As I sat at my desk yesterday afternoon another spectacle unfolded before my very eyes. The General Assembly of the Church of Scotland webstream was on my desk top and the Council of Mission And Discipleship were presenting their excellent report on Singleness, asking that it be disseminated for study.
What followed was simply remarkable. Speaker after speaker condemned the report and one went as far as to move that the report should be received but not sent out. Why? What could the controversy be? Well, the report says that some people have sex outside marriage. I know. I was shocked by this revelation. Who knew???
This is the body that only the day before had said that it wants to have an open and frank discussion about sexuality and was now chastising Peter MacDonald for having the nerve to a) admit to pre-marital sex with his wife of 26 years and b) be funnier than them.
There is a serious underlying issue at play in all of this though, and the proposal to supress this report is just a symptom of it. Over the course of the past week the Church of Scotland has, in my opinion, trampled all over the human rights of all of its office bearers.
The United Nations Universal Declaration of Human Rights Article 19 states that
Everyone has the right to freedom of opinion and expression; this right includes freedom to hold opinions without interference and to seek, receive and impart information and ideas through any media and regardless of frontiers.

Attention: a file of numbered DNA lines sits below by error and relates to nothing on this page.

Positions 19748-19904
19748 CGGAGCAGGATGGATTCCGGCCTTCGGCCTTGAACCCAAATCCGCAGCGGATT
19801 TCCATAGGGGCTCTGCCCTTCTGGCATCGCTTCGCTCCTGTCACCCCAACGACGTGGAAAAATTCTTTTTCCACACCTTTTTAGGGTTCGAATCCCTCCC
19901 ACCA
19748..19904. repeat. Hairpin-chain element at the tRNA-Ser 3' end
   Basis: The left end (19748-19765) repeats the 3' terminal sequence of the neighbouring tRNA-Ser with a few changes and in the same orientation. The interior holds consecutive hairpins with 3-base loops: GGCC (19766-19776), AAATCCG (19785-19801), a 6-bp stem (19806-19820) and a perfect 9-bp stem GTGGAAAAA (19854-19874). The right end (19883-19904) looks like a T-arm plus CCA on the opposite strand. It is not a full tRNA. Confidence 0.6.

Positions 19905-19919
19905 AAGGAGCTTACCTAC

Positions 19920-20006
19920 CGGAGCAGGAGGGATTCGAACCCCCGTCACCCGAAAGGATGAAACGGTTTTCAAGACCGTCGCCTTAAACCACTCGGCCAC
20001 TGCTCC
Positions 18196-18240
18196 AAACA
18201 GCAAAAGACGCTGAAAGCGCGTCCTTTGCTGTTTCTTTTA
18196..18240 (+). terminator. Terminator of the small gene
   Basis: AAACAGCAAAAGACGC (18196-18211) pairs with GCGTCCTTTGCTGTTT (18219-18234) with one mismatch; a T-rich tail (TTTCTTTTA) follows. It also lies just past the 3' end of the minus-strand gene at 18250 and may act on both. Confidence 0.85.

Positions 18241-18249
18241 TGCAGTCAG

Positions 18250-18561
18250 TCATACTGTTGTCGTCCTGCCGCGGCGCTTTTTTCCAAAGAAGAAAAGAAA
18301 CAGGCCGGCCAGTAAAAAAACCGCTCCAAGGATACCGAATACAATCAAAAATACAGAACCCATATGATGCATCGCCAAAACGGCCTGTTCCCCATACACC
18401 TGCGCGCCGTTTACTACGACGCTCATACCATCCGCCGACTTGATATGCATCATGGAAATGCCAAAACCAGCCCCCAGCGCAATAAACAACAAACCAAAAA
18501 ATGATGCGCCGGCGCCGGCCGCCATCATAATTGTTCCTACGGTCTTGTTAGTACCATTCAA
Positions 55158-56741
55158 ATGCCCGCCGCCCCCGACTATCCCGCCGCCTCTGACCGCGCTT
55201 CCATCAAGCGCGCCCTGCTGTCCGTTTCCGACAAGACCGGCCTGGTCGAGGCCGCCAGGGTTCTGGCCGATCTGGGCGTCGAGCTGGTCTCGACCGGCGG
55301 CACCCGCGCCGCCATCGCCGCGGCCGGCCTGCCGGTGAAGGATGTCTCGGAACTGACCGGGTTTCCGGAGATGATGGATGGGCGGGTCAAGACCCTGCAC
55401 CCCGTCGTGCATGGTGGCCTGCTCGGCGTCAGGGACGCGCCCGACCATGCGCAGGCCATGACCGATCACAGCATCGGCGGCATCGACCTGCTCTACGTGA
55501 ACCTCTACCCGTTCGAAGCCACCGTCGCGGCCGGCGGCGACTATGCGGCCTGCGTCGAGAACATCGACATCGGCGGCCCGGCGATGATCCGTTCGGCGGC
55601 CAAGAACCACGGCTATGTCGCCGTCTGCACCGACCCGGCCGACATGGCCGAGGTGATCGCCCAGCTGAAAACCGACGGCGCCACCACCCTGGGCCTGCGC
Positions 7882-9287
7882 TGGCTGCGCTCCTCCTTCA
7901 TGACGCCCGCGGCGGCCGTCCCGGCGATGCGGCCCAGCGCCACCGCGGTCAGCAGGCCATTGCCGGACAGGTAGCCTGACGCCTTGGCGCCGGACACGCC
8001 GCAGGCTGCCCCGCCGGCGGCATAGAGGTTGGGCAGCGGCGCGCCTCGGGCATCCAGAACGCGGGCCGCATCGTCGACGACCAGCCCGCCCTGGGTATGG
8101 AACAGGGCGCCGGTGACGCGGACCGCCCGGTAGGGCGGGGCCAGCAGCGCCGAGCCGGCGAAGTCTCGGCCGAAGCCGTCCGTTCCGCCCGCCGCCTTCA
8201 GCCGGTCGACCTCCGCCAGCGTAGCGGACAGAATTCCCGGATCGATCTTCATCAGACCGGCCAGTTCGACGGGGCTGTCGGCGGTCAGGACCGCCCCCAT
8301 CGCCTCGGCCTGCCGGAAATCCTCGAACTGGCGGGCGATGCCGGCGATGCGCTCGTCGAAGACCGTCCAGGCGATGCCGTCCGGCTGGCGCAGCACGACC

On Monday the General Assembly banned anyone subject to its courts (all ministers and office bearers) from making public statements about the ordination of gay ministers. (UPDATE: the final wording of the motion was: Instruct all Courts, Councils and Committees of the Church not to issue press statements or otherwise talk to the media or to make decisions in relation to the contentious matter of himan sexuality, with respect to the Ordination and Induction to the Ministry of the Church of Scotland, until 31 May 2001.)
Article 30 states that
Nothing in this Declaration may be interpreted as implying for any State, group or person any right to engage in any activity or to perform any act aimed at the destruction of any of the rights and freedoms set forth herein.
So, congratulations to the Church of Scotland. You must be very proud. Contravening at least two articles of the Universal Declaration of Human Rights in one day and that’s before we even get started on the employment rights of gay ministers which were curtailed by the moratorium on them moving charge for 2 years.
What on earth do you think you are doing?
Do you think that avoiding the debate, the fight, the argument, the falling out is the best way? At any cost?
Or is their another way? Is it not possible just to agree to disagree? To give congregations the right to call who they want to be their minister? If they want to call a minister who is gay, let them. If you don’t want that then don’t call a gay minister.
Would that be so hard? To agree to disagree? To be grown up about it? To recognise a genuine difference of opinion which will NEVER be resolved no matter how may Special Commissions and gagging orders you issue.